Autumn at the coast is a lovely prospect. By this time it’s quieter following the crush of Christmas and New Year, and the weather is still summery. Swimming is good in March and long walks on the beach are a must! On the 27th you can watch the full moon rising over the desert while the sun is setting over the sea, ideally while enjoying a sundowner picnic on the beach. Now is also a good time of year (temperature-wise) to take a boat trip in Walvis Bay – you might spot dolphins and a proliferation of seals, and if you’re really lucky, a whale.

By April the sea temperature drops to 16 degrees C again, after a relative high of about 18 to 19 degrees Celsius in summer and you can still enjoy about 11 to 12 hours of daylight. Evenings can be cool and mornings misty. In an exceptional rainy year, you might be lucky enough to find the Swakop River has reached the sea. A few years ago the Kuiseb River also flowed to the sea and caused quite a bit of damage to the town of Walvis Bay.

The East Wind has been known to start blowing in as early as April, causing air temperatures to rise uncomfortably high. The hottest day in April in the last 15 years was recorded in 1999 when the temperature soared to 42 degrees Celsius near Swakopmund!

COAST

Highs and lows in ºC

Wet days

Rainfall in mm

March

23/15

2

8

April

24/13

1

2

May

23/11

1

2

Down south

Springbok in the south of Namibia. Photo © Paul van Schalkwyk

Springbok in the south of Namibia. Photo © Paul van Schalkwyk

Autumn brings relief from the intense summer heat and if the rains have delivered well, by now the rolling plains of the south will be green and undulating once again. Southern Namibia experiences a rather mixed climate insofar as the southernmost areas will have received some winter rainfall like neighbouring South Africa across the Orange River. But you never know quite what to expect in Namibia, as every year is different. At the time of writing (mid-February) we were still waiting for the summer rains to begin in earnest. The south seemed to be particularly unlucky this season. In a rainy year, the Sandhof Pan near Maltahöhe will produce its spectacular lily show, but perhaps this year there will be none due to poor rains. It’s a lovely time to travel though, as there’s a cool freshness in the air and it’s a great time for camping in the desert.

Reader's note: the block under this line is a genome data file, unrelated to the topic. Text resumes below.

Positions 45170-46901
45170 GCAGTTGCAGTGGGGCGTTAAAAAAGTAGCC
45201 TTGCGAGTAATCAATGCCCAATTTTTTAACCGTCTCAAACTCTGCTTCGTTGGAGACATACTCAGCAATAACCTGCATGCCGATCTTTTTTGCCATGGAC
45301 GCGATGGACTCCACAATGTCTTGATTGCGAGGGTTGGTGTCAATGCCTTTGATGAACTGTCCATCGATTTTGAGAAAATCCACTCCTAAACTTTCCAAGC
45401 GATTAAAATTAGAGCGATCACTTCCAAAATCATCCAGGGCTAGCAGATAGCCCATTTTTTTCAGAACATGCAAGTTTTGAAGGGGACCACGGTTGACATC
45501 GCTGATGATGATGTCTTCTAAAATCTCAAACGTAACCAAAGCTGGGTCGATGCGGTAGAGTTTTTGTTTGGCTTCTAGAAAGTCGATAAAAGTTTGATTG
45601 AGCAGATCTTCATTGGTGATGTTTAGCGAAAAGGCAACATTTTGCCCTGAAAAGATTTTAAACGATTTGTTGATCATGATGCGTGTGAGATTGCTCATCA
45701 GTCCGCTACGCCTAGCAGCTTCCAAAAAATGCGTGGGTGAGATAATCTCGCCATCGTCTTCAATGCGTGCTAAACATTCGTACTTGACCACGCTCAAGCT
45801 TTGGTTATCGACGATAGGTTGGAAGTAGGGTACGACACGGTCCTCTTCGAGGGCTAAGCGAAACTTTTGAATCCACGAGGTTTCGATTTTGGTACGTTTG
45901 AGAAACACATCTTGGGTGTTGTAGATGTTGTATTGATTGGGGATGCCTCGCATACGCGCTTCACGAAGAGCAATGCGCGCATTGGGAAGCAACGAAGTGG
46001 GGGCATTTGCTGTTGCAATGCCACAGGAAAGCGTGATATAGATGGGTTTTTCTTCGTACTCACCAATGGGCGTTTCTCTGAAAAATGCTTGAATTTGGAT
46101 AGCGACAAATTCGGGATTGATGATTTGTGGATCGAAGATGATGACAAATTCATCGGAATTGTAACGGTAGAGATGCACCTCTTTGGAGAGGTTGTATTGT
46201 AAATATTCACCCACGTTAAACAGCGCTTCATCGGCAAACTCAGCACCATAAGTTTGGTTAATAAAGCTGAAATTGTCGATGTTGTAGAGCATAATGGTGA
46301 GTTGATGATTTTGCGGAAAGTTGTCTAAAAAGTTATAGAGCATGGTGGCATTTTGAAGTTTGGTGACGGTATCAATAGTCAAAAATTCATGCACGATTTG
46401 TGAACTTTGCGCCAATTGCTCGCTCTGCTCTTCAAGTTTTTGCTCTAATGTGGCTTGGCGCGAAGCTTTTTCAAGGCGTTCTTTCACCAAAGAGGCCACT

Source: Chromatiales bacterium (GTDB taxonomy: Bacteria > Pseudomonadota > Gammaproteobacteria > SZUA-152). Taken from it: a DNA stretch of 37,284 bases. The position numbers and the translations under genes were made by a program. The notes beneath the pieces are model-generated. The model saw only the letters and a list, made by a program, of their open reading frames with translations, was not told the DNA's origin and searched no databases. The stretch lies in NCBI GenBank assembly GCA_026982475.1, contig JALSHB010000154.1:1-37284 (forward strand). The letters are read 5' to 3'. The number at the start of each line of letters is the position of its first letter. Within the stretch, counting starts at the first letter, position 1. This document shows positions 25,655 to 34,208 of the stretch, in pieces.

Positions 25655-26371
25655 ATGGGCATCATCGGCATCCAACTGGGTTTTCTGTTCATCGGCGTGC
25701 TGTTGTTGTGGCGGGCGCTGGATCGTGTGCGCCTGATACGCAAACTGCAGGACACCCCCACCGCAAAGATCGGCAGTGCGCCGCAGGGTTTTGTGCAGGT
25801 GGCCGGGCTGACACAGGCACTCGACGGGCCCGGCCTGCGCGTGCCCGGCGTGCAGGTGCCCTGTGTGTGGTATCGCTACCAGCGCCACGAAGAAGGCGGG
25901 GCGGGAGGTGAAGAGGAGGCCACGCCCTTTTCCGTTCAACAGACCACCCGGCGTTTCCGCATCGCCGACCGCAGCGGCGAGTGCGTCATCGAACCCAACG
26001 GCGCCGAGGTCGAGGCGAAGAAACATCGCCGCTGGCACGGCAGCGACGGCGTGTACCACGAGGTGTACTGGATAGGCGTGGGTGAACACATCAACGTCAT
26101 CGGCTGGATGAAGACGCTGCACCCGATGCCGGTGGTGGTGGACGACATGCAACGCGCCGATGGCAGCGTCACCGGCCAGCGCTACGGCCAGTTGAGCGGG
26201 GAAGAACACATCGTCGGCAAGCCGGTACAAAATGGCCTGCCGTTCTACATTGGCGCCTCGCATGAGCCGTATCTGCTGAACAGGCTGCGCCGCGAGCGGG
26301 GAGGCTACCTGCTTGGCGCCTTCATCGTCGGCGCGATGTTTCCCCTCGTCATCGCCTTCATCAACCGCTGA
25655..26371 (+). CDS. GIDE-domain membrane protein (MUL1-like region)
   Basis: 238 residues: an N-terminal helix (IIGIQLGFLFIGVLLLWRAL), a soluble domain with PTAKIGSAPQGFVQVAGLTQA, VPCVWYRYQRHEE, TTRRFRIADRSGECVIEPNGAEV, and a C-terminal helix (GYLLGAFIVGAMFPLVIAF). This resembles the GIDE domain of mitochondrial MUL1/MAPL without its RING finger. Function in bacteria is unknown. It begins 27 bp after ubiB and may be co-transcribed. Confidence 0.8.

SOUTH

Highs and lows in ºC

Wet days

Rainfall in mm

March

32/17

6

34

April

28/14

3

16

May

24/10

2

6

Generally autumn is the ideal time of year to travel around Namibia, as most of the countryside is still covered in a soft green fuzz, and thus seems less harsh and certainly more welcoming! By the end of May it starts to become noticeably colder, and the grass turns golden yellow as we prepare to welcome winter. So take the opportunity to travel at this time and experience our green season for yourself!

NOTE: Keep in mind that the risk of malaria is now at its peak, as standing water is the ideal breeding ground for mosquitoes. Malaria is still the number-one killer disease in Africa, so protect yourself with appropriate prophylaxis and mosquito repellent, and after dark be sure to wear clothing with long, close-fitting sleeves and trouser legs.

 This artical was originally published in the printed edition of the Travel News Namibia Autumn 2013 magazine.

 

 

 

Travel News Namibia
Travel News Namibia
Travel News Namibia is a high-quality glossy Namibia travel and lifestyle magazine tasked with promoting Namibia to the world. With riveting stories, first-hand encounters and magnificent photographs showcasing tourism, travel, nature, adventure and conservation, TNN is the ultimate and most comprehensive guide to exploring Namibia. Travel News Namibia is published in five different editions per year. These include four English- language editions and one German. Travel News Namibia is for sale in Namibia and South Africa.